Nic Flores is from Olton, Texas – a small town between Lubbock and Amarillo in the state’s panhandle. As he explains it, this is the “Texas” part of Texas, an agri-business community where white farmers employ a predominantly Mexican and migrant workforce. Education brought Flores eastward, when he was accepted to DePauw University, a liberal arts college in Greencastle, Indiana. The Midwestern context awakened Flores’s consciousness, raising specific questions of self-identification and societal perceptions of “whiteness” as practice and privilege.
As an undergraduate, Flores became involved in the Summer Research Opportunities Program (SROP). The program pairs historically underrepresented undergraduate students with faculty mentors at leading research institutions. Flores attributes his discovery of a whole new world dedicated to Latina/o and queer studies to this experience. During the program he worked with a professor at Ohio State who now serves as his doctoral advisor. This experience inspired him to continue exploring and expanding the realm of Latina/o queer studies as a doctoral student in Ohio State’s Department of Comparative Studies.
Flores has become involved in the Columbus Latino community with organizations such as League of United Latin American Citizens (LULAC) Rainbow Council (one of the first LULACs in the country committed to LGBTQ Latina/os in Ohio) and Queer Latinx Ohio. His current research focuses on the structural relationships between HIV/AIDS prevention work and the communities that are most affected by the virus. Listen below for more on Nic’s journey and current research:
Heading east for education:
🎧 Listen (5:11)
“The circles that I occupy have conditioned me to come to the Midwest based solely on education. I grew up in rural Texas, a town of about 2,000 people. Everyone knows everyone… It just so happened that I ended up in Indiana… It wasn’t until my experiences at DePauw that my consciousness was awakened as a queer Latino-classed person living in this world.”
“When I came to Columbus, I had proposed a project that would be interested in queer Latinos in the Midwest, primarily in the Central Ohio area. To think about how and with our strategies of survival, our strategies of living, our different modalities of being with each other – that really was driving my research questions as well as my life at the time.”
Research and “me-search:”
🎧 Listen (2:49)
“I wanted to think about the institutional, systemic, and structural relationship that exists between HIV/AIDS and prevention work, and those communities that are disproportionately affected by this virus… It had not occured to me again until after my candidacy exams that this other volunteer work I was doing – both on behalf of LULAC and personal – was actually a solid foundation from which to ask the questions that I wanted to ask about HIV prevention work and racialized communities and gendered communities and sexual minorities in the mid-Ohio region.”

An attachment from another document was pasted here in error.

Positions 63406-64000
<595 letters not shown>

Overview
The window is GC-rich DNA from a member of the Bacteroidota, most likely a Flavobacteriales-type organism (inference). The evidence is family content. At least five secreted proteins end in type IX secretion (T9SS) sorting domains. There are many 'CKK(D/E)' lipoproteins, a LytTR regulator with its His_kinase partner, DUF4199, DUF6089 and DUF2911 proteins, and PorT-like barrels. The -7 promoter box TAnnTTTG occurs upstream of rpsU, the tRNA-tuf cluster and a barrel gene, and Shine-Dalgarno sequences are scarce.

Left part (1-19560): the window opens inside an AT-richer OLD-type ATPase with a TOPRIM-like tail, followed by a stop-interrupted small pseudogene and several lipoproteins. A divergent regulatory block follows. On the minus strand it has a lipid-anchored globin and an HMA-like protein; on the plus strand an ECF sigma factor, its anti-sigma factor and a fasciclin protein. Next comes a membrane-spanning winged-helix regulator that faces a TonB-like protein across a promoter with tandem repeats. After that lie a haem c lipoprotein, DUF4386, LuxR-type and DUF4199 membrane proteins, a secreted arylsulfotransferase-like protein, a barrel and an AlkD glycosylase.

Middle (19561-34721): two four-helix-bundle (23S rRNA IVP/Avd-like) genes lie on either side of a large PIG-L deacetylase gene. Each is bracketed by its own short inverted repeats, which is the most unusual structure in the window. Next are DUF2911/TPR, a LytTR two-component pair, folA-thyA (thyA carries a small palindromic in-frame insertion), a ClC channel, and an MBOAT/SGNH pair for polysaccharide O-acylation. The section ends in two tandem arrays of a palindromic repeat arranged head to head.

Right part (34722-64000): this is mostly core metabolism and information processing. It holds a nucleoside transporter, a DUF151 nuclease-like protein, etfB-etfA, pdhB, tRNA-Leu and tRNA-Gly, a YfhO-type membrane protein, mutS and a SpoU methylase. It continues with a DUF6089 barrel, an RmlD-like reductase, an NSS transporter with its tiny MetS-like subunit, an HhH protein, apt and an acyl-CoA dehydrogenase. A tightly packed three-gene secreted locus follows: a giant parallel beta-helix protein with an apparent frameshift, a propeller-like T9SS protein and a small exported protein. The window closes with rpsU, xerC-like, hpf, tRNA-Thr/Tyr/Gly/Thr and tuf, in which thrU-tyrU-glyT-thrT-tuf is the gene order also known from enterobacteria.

🎧 Listen (2:11)
“Yolanda Maria Flores is an amazing woman. And I spell my name N-i-c as opposed to N-i-c-k because of this story. I was in second grade right at the time when we are all learning how to read and write… My mom sits me down at the dining room table after I had done my homework and she goes, ‘Nic, I want you to come here. Sit with me and I want you on this piece of paper to write the name as you’ve been writing it on your homework assignments’… I wrote N-I-C-K F-L-O-R-E-S… She goes, ‘Ok, and I want you to write down the name that I gave you…’ I wrote N-I-C-H-O-L-A-S F-L-O-R-E-S… She goes, ‘Ok, I want you to show me in the name that I gave you where you see the k?’ And I said, ‘Well there’s not one, but in school we’re learning that the c-k is the KUH sound… She says, ‘I understand that, but where in the name that I gave you is the k?’ I go, ‘It’s not there.’ She goes ‘OK then, going forward, you don’t have to spell Nic with a k…’My mom instilled in me [the fact that] this lesson that you’ve been taught is not who you are.”
Identity as Relational:
🎧 Listen (4:28)
“Identification is about me, but it’s about my relationship to other people. Both places that I’ve lived besides home – Indiana and Columbus – are primarily white. Whiteness – as a practice, as a modality, as a way of being in the world – I’ve encountered directly in these spaces that have shown me who I am: a Latino from rural texas, low income, a product of Texas education… When you encounter whiteness in the way that you would in places like the Midwest, ethnic and racial folks become keenly, acutely, meticulously aware of who they are in these spaces.”
“And then it becomes this negotiation between recognizing who I am in relationship to other people and how much do I play up or play down or perform or not perform one part of my identity… And I recognize A) my male privilege, and B) the white privilege/the passing privilege I have sometimes because of my ethnic ambiguity… Now I have a language to talk about my peers projecting onto me their dissatisfaction with what whiteness meant. Whiteness in this sense is not white bodies per se, but rather, a way of being in the world that assumes a kind of privilege, that often accrues a type of privilege; as well as practices a kind of privilege that social, cultural, economic, historical positions of marginality have not been able to receive in this country.”
Unless otherwise noted, all photos and text are copyrighted to Leticia Wiggins. Music for introduction & interlude by The Original Soundtrack (thanks, guys!).